14th century children playing with toys and catching butterflies. Image: James le Palmer / anonymous illustrator – British Library Royal MS 6 E VII, fol. 67v, Public Domain/wikimedia commons

Children of elites spent time at court and were often educated away from home. Many elite women had wet-nurses – other women, often lower down the social scale, who breastfed their babies for them. This may or may not have affected their bond.

But while the social norms involving children were different in medieval times, this should not be misunderstood as a lack of love for children.

We have much evidence for children’s games and toys – smalls token found in excavation and small tin birds with moving parts were found in medieval London. There are miniature items of furniture and so on which are widely believed to have been given to children to educate them about society and their expected roles. Reading’s Professor Roberta Gilchrist has written about this in her 2012 book, Medieval Life.

Here is a particularly loving image of a family scene called the ‘Holy Family at Work’ from the prayer book of Catherine of Cleves ca. 1440:

Children were treated differently in burial practices. They were clustered in particular parts of cemeteries close to the western region of churches. Special attention was paid to mortuary rites around children which suggest a great deal of care.

7. Women endured some unusual treatments for period pain.

Henbane, a medieval treatment for period pain. Image: Lazaregagnidze, CC BY-SA 4.0, wikimedia commons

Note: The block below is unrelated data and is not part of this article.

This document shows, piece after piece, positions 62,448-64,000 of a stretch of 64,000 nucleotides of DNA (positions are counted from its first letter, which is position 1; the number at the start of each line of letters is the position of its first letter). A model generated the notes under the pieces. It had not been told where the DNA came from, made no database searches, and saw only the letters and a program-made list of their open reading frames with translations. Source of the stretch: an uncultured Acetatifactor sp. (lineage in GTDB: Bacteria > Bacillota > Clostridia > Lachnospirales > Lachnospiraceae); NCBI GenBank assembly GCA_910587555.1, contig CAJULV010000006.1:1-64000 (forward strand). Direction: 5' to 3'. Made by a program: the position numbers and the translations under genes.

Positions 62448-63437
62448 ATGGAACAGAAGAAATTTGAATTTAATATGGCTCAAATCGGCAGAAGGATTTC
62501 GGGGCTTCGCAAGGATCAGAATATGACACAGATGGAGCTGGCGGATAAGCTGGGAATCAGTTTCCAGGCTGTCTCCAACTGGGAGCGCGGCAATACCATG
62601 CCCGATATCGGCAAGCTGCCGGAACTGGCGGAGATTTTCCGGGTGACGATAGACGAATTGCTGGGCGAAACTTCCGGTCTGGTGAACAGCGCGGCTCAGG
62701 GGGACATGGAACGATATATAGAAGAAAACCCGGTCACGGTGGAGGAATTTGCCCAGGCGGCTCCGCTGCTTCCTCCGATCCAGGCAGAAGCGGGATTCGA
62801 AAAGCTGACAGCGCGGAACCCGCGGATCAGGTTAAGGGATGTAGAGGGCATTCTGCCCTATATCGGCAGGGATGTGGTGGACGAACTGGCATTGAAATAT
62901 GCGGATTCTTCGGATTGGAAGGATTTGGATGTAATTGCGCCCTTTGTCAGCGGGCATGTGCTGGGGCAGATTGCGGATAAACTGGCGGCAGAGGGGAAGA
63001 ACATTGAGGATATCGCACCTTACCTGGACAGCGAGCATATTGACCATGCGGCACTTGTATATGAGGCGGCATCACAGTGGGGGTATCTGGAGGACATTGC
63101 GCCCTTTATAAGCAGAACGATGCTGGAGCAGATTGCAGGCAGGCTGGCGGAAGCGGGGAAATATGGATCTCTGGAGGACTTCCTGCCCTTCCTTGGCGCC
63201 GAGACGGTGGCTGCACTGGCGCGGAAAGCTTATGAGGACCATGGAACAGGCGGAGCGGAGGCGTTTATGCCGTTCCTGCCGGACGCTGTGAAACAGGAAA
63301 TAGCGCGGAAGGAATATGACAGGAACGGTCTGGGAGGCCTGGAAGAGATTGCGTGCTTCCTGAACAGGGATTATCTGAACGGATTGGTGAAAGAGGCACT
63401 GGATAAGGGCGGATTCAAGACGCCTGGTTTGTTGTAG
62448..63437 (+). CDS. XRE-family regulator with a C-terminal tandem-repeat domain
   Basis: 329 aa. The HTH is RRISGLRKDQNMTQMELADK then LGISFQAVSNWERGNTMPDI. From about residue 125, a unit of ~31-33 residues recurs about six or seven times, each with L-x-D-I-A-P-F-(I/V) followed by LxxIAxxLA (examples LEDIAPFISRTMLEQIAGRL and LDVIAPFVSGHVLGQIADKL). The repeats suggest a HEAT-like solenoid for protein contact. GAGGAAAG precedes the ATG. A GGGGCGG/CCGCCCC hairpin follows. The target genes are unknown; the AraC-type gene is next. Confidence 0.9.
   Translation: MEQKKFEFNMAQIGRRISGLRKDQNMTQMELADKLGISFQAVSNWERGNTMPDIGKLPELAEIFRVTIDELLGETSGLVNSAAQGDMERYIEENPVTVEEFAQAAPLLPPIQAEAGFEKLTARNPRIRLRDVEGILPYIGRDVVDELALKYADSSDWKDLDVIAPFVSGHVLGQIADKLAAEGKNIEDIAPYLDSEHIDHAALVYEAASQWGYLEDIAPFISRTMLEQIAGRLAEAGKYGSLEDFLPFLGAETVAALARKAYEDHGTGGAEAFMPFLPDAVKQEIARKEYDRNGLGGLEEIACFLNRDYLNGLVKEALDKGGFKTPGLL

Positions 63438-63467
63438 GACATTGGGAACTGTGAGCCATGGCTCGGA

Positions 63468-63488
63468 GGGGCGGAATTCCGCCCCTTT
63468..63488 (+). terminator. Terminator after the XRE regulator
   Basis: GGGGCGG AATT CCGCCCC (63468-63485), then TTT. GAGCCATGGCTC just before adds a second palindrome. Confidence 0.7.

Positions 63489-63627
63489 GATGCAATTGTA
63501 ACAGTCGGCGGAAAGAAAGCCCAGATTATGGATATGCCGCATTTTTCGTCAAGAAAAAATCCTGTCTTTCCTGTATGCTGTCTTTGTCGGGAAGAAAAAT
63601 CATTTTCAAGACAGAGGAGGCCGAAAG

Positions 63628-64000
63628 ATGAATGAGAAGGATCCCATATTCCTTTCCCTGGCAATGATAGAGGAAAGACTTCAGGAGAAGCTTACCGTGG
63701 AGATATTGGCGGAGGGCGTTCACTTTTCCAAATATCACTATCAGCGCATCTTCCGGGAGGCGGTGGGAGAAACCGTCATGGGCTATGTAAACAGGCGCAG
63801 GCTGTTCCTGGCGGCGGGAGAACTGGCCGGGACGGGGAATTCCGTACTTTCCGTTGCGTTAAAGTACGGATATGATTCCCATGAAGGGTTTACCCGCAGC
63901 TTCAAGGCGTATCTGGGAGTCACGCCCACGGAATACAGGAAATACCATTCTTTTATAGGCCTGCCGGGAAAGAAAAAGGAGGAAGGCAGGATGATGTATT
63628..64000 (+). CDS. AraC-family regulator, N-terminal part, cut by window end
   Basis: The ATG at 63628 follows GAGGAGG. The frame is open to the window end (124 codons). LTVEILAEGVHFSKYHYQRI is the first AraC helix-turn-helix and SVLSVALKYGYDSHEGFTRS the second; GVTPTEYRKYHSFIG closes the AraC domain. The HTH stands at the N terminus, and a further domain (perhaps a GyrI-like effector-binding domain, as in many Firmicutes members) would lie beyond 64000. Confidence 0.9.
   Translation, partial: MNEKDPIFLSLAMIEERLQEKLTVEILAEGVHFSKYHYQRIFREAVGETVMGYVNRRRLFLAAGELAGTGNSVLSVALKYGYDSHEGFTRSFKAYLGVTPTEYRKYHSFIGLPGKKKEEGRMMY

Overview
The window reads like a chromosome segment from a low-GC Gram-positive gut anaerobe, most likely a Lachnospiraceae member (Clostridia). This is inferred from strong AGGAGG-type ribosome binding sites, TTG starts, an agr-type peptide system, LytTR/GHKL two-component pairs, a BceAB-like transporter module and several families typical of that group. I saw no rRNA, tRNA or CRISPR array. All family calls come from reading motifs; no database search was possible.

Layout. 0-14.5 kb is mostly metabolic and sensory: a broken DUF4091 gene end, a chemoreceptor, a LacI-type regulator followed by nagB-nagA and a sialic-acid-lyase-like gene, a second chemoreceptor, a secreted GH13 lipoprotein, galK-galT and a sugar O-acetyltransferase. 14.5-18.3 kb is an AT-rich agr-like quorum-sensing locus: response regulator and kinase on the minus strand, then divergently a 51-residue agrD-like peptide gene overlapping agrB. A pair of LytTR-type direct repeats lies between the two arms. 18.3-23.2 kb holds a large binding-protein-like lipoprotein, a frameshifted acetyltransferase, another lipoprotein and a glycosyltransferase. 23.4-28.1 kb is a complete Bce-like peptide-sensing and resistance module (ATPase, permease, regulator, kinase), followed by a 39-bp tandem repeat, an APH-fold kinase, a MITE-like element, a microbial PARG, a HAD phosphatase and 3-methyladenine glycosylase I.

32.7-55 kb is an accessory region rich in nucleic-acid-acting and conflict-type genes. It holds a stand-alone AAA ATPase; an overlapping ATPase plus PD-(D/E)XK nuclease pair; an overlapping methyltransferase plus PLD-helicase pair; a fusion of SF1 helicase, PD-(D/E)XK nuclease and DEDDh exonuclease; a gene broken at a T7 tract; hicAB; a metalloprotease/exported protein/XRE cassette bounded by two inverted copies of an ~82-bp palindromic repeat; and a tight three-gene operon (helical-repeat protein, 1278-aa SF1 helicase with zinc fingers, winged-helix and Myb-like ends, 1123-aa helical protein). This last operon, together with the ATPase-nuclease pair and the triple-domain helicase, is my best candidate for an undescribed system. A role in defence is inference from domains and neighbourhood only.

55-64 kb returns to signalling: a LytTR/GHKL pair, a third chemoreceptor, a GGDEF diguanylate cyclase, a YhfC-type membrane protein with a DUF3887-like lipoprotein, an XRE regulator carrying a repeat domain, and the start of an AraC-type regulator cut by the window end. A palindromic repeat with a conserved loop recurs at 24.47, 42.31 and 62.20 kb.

Direct archaeological evidence for menstruation is limited likely owing to the material used – probably textiles. These don’t tend to survive that well in the archaeological record. However, there is lots of material that relates to coping with period pain or female gynaecological health.

One of the things that made menstruation more difficult was the social taboos around menstrual blood. Historians such as Chris Woolgar note how clerics believed that even looking at a menstruating woman could poison babies.

We know that many plants – often found in the archaeological record as seeds and still present in the modern landscape of castles – were used as drugs to treat pain. Some have an association with women in folk medicine. Some rare medicinal plants such as Henbane (Hyoscyamus niger) and wild sage (Salvia verbenaca) are both found at Rhuddlan Castle, the earliest Edwardian castle in Wales with historical evidence for royal gardens.

Henbane has an accepted pharmacological use as a sedative. Folkloric accounts range from its use as a painkiller in childbirth to cures for cancer. Many other known medicinal plants such as white dead-nettle (Lamium album) at Flint Castle and wild rocket (Diplotaxis tenufolia) which was only found on the walls of Harlech Castle were noted in Trotula’s Treatments for Women:

Some women…have a sanious flux…with the menses. Such women we make to sit upon a mass of wild rocket cooked in wine, a linen cloth having been interposed while it is still warm.” (Green, 2002)


Dr Karen Dempsey is an archaeologist who specialises in medieval castles, with a particular interest in the lives of medieval women. Her Marie Skłodowska-Curie Fellowship, HERSTORY, challenges the notion that the medieval past was a ‘man’s world’ by telling a story of medieval people’s lives through the things (objects) they used and cared about in the spaces (castles) that they lived or worked.